A battle of billionaires and digitisation is threatening the backbone of India’s $854-billion household retail sector—distributors of soaps to staples.
Mukesh Ambani’s Reliance Retail Ltd. is co-opting neighbourhood stores into his vision of creating a network for JioMart—a marriage of brick-and-mortar and online retail. These kirana outlets serve the last mile, supplying grocery and other products ordered on JioMart, taking on Jeff Bezos’ Amazon, the world’s biggest retailer.
The problem for distributors is that Ambani has also turned into a bulk supplier, offering smaller retailers incentives to buy from it. His ultimate goal is to stock shelves with Reliance Retail’s higher-margin private labels, something that may spook consumer goods makers. But for now, that means distributors are losing business to Ambani.
General trade—as distribution through bulk suppliers is called—commands about 90% of India’s household retail supply chain. They are the central artery that keeps everything from dairy to detergents flowing from the factory gate to millions of small stores in every corner of Asia’s third-largest economy. And so far, they have withstood challenges from goods and services tax and the threat from online retail which, according to a report by the Retail Association of India and Deloitte, is still less than 7% of the nation’s grocery market.
The existing distribution model is inefficient. It requires physical store visits to take orders, causes delays and distributors have to offer informal credit to retailers. Large consumer goods makers like Hindustan Unilever Ltd. are already digitising their last-mile supply. Ambani, too, is betting on technology to create an alternative via JioMart.
He’s not alone. Other large wholesalers are also formalising business-to-business retail, offering a better reach to the likes of HUL to Marico Ltd. Udaan, an e-commerce platform for retailers to buy in bulk, has expanded across the country. And then there is Tata Group-owned BigBasket’s wholesale unit.
JioMart offers retailers margins of 15-20% on products procured from Reliance, against 8-12% they earn otherwise, three distributors told BloombergQuint—they didn’t want to be identified out of business concerns. And Reliance is also digitising orders and helping merchants go online.
A merchant joining JioMart has to download an app and register. For a small security deposit, Reliance Retail instals a point-of-sale terminal—JioPOS—allowing the retailer to take card and digital payments.
The machine is also integrated with the product catalogue and billing, allowing a store to place orders for bulk supplies with JioMart. Eventually, it will be linked to the JioMart consumer app, letting retail stores receive and orders online.
Ambani is supplying mom-and-pop stores consumer goods in bulk in at least 50 cities. And he is encouraging small stores to stock his private labels alongside known brands.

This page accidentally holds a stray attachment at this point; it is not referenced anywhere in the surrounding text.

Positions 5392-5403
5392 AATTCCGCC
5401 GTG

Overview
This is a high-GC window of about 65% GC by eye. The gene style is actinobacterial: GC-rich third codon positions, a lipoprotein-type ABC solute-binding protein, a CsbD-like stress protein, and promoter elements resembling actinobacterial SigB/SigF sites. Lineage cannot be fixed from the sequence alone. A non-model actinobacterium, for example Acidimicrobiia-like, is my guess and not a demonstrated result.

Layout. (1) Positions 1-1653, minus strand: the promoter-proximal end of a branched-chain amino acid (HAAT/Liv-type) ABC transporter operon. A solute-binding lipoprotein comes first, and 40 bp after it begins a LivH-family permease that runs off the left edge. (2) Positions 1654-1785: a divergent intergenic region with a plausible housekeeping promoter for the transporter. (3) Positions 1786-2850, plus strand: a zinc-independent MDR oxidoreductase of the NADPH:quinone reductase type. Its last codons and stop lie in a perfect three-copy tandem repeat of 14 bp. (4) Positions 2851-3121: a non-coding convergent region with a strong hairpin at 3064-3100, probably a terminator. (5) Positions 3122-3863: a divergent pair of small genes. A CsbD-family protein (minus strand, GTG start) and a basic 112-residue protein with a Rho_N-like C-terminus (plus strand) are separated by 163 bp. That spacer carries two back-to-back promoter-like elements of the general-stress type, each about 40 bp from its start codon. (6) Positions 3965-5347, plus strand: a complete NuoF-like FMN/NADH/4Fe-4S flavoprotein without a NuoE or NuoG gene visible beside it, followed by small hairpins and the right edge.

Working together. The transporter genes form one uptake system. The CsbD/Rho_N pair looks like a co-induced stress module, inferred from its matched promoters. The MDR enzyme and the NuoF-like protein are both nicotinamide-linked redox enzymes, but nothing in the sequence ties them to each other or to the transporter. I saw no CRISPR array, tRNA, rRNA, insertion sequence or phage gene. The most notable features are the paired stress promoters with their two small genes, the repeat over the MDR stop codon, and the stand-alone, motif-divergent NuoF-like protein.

“JioMart’s products under the private labels of Reliance Retail are stocked by all the retail partners, perhaps indicating push from JioMart as well as a better general acceptance of these brands,” Jefferies said in a report. “On the contrary, only 22% of Amazon retailers seem to be stocking its private labels.”
Kotak Institutional Equities’ survey in Bengaluru, where JioMart has onboarded 100 retailers, found that Reliance is offering better margins. Its representatives keep track by paying monthly visits, building a relationship like distributors.
Most retailers also prefer having JioMart as a partner, the Kotak report said, adding that it has cornered 20% market share from distributors in the city.
BloombergQuint could not independently verify this in its interactions with distributors. A distributor in Mumbai, however, said Reliance Retail has cornered 4-5% share in the city but it’s expanding fast.
Distributors are concerned that retailers will prefer Reliance because of its quality of service. According to the Bengaluru survey of retailers by Kotak:
- 100% cited price levels and availability as the most important parameters while deciding on engaging with a distributor.
- 79% and 75% said comprehensive range and discounts offered were critical, respectively.
- 73% said the timely delivery was also important.
- Other important parameters are quality of goods, doorstep deliveries, general service levels and credit facility.
Reliance trumps services offered by dealers on all fronts.
According to Jefferies, ultimately kirana stores will become fulfilment centres, helping Reliance optimise on costs and working capital and driving efficiency. That, however, will likely take time, it said.
Reliance Retail didn’t respond to BloombergQuint’s emailed queries.
Dinesh Thapar, group chief financial officer, said in a January earnings call that the company is also building its supply chain through its own stores. “This is poised to expand across cities during the current quarter.” Meaning, distributors in more areas will feel the pinch.
Recognising the digital threat, distributors and retailers are also going online for bulk trade.
The Confederation of All India Traders released a mobile app on March 11 and plans to onboard seven lakh members by December. Bharat e-Market will allow both retailers to place bulk orders and consumers to buy directly, according to its statement. Every member will be able to create an e-dukan (online store) free on the platform.
But competing with the tech prowess at the disposal of Ambani, Bezos and others, however, may be tough.